There is a lot to cover on Wednesdays. We should know, as collectively, we read an insane amount of comics. Even with a large review staff, it’s hard to get to everything. With that in mind, we’re back with Wrapping Wednesday, where we look at some of the books we missed in what was another great week of comics.
Let’s get this party started.
Written by Jeff Lemire
Illustrated by Dustin Nguyen
Review by Ken Godberson III
“Descender” continues to chug along on its story just fine, even with this… let’s face it… “Middle of the Arc” issue, which deals with moving along several plot lines at once, specifically TIM-21’s and Andy’s. This issue also sees the introduction of a new faction. We’ve had organics. We’ve had robots. Now we have those in between. The cyborgs. Just the brief tidbits we get here are interesting enough to want to see more (also, we have the damning knowledge that, even in the far future microtransactions will plague video games), but I am more and more beginning to feel that this book is more of a trade-wait book than something one can follow in singles. Nothing in this issue was bad, but it does feel a wee-bit decompressed to the breaking point.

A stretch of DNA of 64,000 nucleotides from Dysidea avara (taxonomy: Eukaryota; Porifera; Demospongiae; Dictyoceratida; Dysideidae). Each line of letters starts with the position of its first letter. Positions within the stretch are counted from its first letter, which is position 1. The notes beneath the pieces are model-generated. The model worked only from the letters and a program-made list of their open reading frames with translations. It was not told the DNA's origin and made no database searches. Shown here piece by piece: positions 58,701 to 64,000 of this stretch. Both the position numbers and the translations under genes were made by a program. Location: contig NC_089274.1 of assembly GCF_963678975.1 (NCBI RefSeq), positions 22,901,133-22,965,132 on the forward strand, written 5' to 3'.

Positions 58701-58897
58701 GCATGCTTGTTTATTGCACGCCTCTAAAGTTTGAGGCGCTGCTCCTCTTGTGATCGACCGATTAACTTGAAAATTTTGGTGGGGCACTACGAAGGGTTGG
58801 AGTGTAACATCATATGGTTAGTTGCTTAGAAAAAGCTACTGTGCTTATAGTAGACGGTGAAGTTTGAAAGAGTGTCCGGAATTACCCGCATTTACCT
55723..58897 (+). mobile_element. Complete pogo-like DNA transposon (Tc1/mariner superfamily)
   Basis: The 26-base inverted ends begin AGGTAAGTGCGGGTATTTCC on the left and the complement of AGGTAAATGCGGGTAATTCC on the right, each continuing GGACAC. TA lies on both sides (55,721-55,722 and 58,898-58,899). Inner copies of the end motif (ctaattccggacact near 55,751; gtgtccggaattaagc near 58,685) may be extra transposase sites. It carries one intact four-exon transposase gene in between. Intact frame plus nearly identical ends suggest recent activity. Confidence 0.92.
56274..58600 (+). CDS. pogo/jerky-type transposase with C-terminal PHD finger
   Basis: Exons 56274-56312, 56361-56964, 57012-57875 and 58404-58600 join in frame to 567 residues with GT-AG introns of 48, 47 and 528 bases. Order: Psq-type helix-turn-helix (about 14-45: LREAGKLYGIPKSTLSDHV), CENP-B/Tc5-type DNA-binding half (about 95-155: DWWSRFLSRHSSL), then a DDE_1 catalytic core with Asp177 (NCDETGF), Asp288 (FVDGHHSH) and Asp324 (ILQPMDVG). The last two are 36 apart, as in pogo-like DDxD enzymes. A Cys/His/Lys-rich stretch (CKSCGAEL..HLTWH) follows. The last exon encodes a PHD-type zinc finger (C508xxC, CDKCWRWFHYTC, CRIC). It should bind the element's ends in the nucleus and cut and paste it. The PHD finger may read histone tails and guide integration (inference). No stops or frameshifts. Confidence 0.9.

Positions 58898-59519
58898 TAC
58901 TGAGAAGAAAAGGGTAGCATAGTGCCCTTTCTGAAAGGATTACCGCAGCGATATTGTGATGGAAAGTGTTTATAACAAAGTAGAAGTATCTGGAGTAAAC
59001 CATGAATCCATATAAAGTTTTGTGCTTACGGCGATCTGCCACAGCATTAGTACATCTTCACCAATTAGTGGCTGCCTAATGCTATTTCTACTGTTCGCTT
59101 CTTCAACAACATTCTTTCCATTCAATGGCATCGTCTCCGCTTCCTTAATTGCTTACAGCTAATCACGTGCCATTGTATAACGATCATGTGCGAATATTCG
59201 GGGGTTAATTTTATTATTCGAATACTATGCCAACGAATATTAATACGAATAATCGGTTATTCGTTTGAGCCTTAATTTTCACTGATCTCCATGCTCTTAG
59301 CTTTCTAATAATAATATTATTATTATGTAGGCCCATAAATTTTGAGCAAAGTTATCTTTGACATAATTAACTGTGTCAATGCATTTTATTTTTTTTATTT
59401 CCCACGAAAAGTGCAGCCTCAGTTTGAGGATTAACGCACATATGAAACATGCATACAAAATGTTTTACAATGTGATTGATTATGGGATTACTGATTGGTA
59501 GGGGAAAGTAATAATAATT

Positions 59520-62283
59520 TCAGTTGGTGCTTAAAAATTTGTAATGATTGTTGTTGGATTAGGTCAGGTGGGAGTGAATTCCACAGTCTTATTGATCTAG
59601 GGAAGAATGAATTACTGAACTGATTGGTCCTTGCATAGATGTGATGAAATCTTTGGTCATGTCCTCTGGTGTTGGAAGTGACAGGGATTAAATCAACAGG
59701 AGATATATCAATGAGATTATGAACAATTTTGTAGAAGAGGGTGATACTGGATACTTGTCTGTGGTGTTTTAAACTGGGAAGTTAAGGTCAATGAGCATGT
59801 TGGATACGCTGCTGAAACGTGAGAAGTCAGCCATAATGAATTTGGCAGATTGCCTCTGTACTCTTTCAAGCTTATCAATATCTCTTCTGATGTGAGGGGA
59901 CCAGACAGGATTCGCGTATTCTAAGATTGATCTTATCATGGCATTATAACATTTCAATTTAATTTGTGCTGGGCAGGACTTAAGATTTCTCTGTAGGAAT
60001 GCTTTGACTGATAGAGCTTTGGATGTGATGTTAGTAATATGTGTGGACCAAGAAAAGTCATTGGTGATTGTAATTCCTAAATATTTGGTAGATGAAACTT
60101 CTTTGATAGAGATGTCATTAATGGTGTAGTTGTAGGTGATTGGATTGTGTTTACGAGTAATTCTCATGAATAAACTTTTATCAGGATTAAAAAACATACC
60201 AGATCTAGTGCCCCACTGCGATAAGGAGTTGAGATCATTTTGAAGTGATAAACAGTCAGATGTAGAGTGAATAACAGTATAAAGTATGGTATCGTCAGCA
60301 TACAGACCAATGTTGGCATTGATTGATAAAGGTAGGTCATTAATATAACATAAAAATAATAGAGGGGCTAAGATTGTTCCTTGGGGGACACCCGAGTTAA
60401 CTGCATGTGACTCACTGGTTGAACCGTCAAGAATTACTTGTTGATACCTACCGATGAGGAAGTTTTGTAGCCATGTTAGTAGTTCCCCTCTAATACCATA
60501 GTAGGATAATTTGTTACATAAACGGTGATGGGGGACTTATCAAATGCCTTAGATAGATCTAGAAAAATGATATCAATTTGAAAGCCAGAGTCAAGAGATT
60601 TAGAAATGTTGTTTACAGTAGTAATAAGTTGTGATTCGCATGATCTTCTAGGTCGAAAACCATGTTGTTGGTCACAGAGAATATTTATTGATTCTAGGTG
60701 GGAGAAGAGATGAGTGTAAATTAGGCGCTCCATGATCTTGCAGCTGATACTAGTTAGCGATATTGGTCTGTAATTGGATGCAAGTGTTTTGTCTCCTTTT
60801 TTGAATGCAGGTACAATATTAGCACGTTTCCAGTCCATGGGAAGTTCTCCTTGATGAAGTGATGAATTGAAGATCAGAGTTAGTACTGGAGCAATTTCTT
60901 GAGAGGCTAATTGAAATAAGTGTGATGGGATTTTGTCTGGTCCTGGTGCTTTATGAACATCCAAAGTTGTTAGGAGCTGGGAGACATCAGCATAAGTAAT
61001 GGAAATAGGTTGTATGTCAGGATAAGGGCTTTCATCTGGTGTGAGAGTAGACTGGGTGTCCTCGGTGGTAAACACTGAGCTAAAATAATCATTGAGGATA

As always, Dustin Nguyen’s watercolor work and character designs continue to shine. He gets to range from some more colorful and fantastic when TIMs 21 & 22 are playing a video game to garish designs of the cyborgs. To put simply: There is no one else that could draw this book.
Final Verdict: 6.2- A decent, but very decompressed issue. I recommend potentially switching to trade-wait for this one.
Written by Warren Ellis
Illustrated by Declan Shalvey
Reviewed by Stephenson Ardern-Sodje
Man, this comic is ridiculous, And I love it for it.
Seriously, Injection is probably one of the books I’m understanding least and enjoying the most at the moment. Its purposeful narrative insouciance means that, seven issues in, we’re still unsure exactly what the aforementioned ‘injection’ is, or what it does, or why it’s doing it, but Ellis’ metered drip-feed of information means that every issue feels as though it’s flowing towards a looping, long-form conclusion that is worth waiting for.